Now let’s look at some real-life examples, no more fictional gum companies. Remember that previously it was mentioned that people went nuts over toilet paper when the pandemic started? Let’s see how the toilet paper supply chain handled that. The first stage of the Toilet Paper supply chain is the paper supplier/paper mills. This then proceeds to the manufacturer (P&G, Kimberly Clark, etc.) where it is assembled into individual rolls, packaged, and stored. It then moves to wholesalers (Costco, Walmart, Target, Amazon, etc.) which place the actual packages in the shelfs and make it available to consumers. Toilet Paper is a very expensive item to have stored. It is very light weighted, very bulky, and rather inexpensive to sell. It makes no financial sense to store too much of it since it takes great amounts of space, and one pack does not have a significant price point. Because of this, and because the toilet paper industry is not seasonal and has always been rather constant, companies have just the right amount of toilet paper in their warehouses, maybe a 30% surplus in case sales and demand rises. Compared to shampoo or other personal care products, setting a new toilet paper facility is very expensive. Machinery is enormous and takes a lot of space. Adding a new facility is also not very financially viable; it would take a considerable amount of time to set up, and maybe by the time it is done, toilet paper sales are back to normal trends and the pandemic is over. The fact that it is a product that is rather expensive to produce and rather inexpensive to sell, makes it hard for manufacturers to keep up with triple digit sales increases.
One very smart thing that companies did to keep up with these ridiculous sales trends was to limit the amount of toilet paper variety. Instead of stopping the machinery every hour to produce a different kind of toilet paper, they would just stick to one or two types and have the machines running for hours. Another thing that was done was re-strategize the packaging types. Instead of packaging 12 or 24 rolls in a pack, manufacturers are now packing four, or six, which results in more toilet paper being available to more people without really producing more. I think that these two changes make the system resilient to future disruptions, however, another change could be to produce the toilet paper in less space consuming ways, such as individual sheets piled up together.
Moving on to another real life example. We’ve all heard of it, we’ve all used it. It practically runs the world now. It has one day delivery on anything you can think of. It’s fast, it’s reliable, it’s amazon.com. Amazon has an arsenal of products. Ranging from baby pacifiers to furniture. It’s amazing. However, how can they fulfill the millions of next day amazon prime shipping orders they have daily?
Well, Amazon has one of the best and most interesting supply chains in the retail business. Although recently a lot of controversy has arisen with Amazon drivers and employee treatment, I will not take part in that discussion for this post. For simplicity’s sake, I will refer to Amazon’s supply chain as the entire process from warehousing, to inventory management, to pricing and delivery. I will not talk about procurement or material sourcing. To complete their fulfillment, Amazon offers to options to its sellers: FBA (Fulfillment by Amazon) and FBM (Fulfillment by Merchant). For FBA, Amazon takes care of all logistics and third party sellers just have to send bulk products to Amazon’s fulfillment centers for them to pick, pack, and lastly, ship.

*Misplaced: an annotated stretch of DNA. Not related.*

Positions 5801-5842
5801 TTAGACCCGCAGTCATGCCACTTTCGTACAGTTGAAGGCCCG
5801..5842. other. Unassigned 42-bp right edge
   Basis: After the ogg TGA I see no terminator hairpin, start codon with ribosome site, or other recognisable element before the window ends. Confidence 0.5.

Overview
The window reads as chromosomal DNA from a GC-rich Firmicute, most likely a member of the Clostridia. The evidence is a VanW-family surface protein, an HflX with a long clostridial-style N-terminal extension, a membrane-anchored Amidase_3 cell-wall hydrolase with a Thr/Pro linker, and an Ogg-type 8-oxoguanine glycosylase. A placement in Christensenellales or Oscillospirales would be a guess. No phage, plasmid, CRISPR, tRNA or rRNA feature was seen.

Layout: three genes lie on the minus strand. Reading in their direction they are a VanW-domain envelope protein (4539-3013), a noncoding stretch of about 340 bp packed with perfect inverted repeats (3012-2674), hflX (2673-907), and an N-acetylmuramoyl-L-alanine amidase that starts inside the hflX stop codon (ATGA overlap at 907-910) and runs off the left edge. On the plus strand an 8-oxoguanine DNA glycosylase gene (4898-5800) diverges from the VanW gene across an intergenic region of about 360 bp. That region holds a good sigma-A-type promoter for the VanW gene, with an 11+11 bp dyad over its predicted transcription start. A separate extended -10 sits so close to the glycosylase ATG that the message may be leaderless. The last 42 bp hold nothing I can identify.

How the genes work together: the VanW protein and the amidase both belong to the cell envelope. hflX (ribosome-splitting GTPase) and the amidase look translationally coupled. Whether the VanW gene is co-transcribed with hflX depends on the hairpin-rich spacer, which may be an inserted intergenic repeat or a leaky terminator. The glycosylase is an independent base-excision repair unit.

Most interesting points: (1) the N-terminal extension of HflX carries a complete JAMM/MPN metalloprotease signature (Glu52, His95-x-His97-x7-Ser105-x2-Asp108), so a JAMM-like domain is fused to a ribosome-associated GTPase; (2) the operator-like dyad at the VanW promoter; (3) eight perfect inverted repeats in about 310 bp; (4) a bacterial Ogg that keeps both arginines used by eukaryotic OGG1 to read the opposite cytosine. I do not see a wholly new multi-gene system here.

On the other hand, while participating in FBM, third-party sellers are responsible for listing their products on Amazon’s webpage, and handling all of the storage and fulfillment processes. Following, is a chart that represents Amazon FBA among worldwide top-sellers.
Amazon currently holds 112 million Prime members, which rewards its users with two-day shipping for their monthly paid membership (just imagine the amount of orders per day! ). With over 175 operational fulfillment centers spanning over 150 million square feet, Amazon has done a great job adapting to the record breaking past year. However, having all this space to hold the shampoo you ordered does not mean anything if you don’t have a powerful delivery fleet. Each Amazon truck helps carry more or less 2,000 boxes from fulfillment centers to the sort centers. From there, Amazon distributes the packages according to the location and the delivery speed required. Once done, the company selects the most efficient transportation method to deliver these packages.
Not only does Amazon have an impressive truck fleet; Amazon can also count on an airplane fleet that helps meet the one or two-day delivery Prime promise. Departing from over 20 airports nationwide, each plane can carry about 30 or more containers.
All of this was probably a little too dense to handle so let me end on an easy note with a couple of takeaways. First of all, is crucial for a business to dig deep into its supply chain management. Number two, if you can’t lower the price of your gourmet gum, change the sourcing, material handling process, or fulfillment rates. Apart from that, I hope you gained a little insight on how an aspect of the world works. Until next time!